(480c) Chemical Looping Gasification (CLG) of Biomass Using a Novel Bimetallic [Copper-Ferrite] Oxygen Carrier

Authors: 
Muriungi, B., North Carolina A&T State Uni
Hashemisohi, A., North Carolina A&T State University
Wang, L., North Carolina Agricultural and Technical State University
Shahbazi, A., North Carolina Agricultural and Technical State University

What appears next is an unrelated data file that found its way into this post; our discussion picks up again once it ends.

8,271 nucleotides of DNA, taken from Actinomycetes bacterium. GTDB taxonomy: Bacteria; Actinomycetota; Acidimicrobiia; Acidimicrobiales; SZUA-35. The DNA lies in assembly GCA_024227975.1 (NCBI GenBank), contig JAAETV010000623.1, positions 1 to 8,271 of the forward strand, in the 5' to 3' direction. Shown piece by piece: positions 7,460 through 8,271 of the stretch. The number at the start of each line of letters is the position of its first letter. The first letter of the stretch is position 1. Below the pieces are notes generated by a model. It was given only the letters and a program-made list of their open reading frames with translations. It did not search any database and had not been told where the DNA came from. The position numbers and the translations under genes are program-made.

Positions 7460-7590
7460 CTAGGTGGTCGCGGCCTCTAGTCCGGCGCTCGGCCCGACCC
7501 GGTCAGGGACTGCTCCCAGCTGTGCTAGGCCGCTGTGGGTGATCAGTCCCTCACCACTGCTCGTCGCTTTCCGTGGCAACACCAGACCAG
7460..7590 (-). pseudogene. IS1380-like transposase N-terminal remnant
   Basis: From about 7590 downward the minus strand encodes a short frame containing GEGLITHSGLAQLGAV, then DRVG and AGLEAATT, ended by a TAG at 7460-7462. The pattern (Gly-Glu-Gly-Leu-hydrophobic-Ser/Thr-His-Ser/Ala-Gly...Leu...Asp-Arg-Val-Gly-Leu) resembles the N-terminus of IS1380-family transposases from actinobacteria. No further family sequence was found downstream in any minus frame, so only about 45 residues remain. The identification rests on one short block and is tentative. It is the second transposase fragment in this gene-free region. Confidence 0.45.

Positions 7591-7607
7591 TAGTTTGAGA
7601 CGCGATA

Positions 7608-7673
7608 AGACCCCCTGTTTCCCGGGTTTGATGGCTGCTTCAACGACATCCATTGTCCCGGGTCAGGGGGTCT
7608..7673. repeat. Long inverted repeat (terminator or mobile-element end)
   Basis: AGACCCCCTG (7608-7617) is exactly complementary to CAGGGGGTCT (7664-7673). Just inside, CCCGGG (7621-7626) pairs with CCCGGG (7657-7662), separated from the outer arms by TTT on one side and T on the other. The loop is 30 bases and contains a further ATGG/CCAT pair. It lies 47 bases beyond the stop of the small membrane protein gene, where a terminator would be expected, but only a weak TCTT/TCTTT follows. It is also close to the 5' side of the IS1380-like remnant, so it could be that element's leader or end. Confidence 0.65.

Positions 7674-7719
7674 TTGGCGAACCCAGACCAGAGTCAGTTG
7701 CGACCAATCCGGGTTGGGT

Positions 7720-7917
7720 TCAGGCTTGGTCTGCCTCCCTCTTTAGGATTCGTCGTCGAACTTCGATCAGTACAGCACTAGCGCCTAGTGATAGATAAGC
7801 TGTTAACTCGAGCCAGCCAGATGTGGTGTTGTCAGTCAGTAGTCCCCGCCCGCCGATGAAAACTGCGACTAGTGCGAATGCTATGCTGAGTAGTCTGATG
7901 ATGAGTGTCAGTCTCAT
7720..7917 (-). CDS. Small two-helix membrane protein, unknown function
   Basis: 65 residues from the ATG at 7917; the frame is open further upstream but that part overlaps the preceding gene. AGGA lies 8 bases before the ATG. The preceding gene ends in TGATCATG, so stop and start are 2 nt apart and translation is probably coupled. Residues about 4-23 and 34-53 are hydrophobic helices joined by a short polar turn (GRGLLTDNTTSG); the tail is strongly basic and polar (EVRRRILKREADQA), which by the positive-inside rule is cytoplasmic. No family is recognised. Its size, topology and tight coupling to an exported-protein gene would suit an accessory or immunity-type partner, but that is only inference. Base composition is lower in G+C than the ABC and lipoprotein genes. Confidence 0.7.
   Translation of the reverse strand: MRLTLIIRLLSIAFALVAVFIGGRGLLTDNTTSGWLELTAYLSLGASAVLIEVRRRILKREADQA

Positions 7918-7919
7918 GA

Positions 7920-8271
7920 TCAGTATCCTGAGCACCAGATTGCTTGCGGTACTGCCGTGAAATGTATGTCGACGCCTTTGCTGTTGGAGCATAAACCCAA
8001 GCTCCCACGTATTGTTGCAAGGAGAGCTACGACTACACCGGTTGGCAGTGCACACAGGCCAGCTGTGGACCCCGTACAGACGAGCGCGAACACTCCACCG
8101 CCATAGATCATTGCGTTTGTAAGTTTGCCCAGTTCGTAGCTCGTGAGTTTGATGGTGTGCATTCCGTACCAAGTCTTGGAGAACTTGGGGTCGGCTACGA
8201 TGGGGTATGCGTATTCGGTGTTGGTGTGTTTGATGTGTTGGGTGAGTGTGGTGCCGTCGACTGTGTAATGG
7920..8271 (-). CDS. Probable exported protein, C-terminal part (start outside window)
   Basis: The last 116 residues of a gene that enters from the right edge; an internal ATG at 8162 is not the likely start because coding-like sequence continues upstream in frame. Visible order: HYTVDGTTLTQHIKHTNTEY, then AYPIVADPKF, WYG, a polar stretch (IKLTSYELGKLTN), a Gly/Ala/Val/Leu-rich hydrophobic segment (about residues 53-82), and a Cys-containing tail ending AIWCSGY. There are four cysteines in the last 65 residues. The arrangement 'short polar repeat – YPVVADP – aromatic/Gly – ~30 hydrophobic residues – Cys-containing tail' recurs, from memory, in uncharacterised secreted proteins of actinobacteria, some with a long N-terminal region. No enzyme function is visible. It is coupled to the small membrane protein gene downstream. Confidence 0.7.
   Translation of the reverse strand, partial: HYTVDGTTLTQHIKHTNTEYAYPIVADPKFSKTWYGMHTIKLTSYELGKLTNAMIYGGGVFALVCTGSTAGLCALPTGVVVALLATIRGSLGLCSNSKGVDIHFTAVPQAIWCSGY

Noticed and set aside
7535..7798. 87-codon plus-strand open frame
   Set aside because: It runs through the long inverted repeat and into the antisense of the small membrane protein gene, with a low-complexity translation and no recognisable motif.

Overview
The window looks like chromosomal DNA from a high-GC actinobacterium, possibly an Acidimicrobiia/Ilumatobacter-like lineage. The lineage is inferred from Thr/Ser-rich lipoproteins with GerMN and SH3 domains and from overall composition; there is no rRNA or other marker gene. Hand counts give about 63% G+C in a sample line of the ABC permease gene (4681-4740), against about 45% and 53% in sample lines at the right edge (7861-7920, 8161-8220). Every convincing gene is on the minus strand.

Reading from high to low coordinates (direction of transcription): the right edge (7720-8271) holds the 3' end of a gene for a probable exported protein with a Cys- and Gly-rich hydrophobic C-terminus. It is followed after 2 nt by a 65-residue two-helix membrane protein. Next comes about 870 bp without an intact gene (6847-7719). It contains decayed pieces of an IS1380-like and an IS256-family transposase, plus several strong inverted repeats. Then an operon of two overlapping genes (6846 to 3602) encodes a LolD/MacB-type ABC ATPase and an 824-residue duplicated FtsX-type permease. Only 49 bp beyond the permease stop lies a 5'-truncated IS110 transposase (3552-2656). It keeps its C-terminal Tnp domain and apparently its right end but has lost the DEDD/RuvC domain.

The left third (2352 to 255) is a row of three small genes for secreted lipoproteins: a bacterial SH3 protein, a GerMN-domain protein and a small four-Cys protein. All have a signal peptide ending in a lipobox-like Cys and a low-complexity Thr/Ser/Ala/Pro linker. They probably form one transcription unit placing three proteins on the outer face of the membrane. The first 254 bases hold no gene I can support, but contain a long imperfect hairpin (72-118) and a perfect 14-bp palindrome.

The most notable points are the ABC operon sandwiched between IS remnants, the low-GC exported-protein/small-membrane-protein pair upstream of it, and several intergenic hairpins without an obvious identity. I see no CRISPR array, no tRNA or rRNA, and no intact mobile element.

Chemical looping gasification (CLG) is a new novel technique that utilizes lattice oxygen of metal oxides in place of convention gasification agents like air, steam or pure oxygen to convert carbonaceous fuels into syngas. This method produces high quality syngas free from nitrogen dilution at a low cost. Unlike other traditional gasification technologies, the fuel and air in a CLG process do not mix. Development of an efficient and economic oxygen carrier is essential for the success of a CLG process. The objective of this study was to develop an oxygen carrier with optimum CuO and Fe2O3 composition supported on alumina for CLG and to investigate the use of CuO for the enhancement of an iron based oxygen carrier in biomass CLG. The synergetic properties of Cu-Fe mixed oxides make them a promising material for CLG. While copper has high reactivity, it has issues with agglomeration which is attributed to its low melting point. On the other hand, despite iron oxide being economically cheap and being able to withstand high temperatures, it has slower reactivity. In this work, the bimetallic oxygen carrier was developed using four different methods (Direct Decomposition, Dry Impregnation, Physical Mixing, and combination of Co-precipitation and dry impregnation). The method yielding a carrier with the best TPR-TPO performance (oxygen capacity) was chosen for fixed bed reactions. Biomass chemical looping gasification was investigated in a fixed bed flow reactor with inner diameter of 7 mm using Fe-Cu bimetallic oxide supported on alumina as an oxygen carrier. Fuel conversion was determined to be higher when Fe-Cu oxide was used compared to when only iron oxide was used as the oxygen carrier. Fresh and used oxygen carriers were characterized using SEM-EDS and XRD. The SEM results indicated agglomeration after one cycle of TPR-TPO when only CuO supported on alumina was used in place of a mixture of Fe-Cu oxides. Stability of the oxygen carrier was evaluated after several cycles of oxidation and reduction. It was confirmed that the bimetallic material has a longer lifecycle. XRD results indicated that the products of the bimetallic material reduction was Cu, Fe3O4 and FeO. XRD results also showed that the oxygen carrier can be regenerated to form a crystalline similar to fresh material.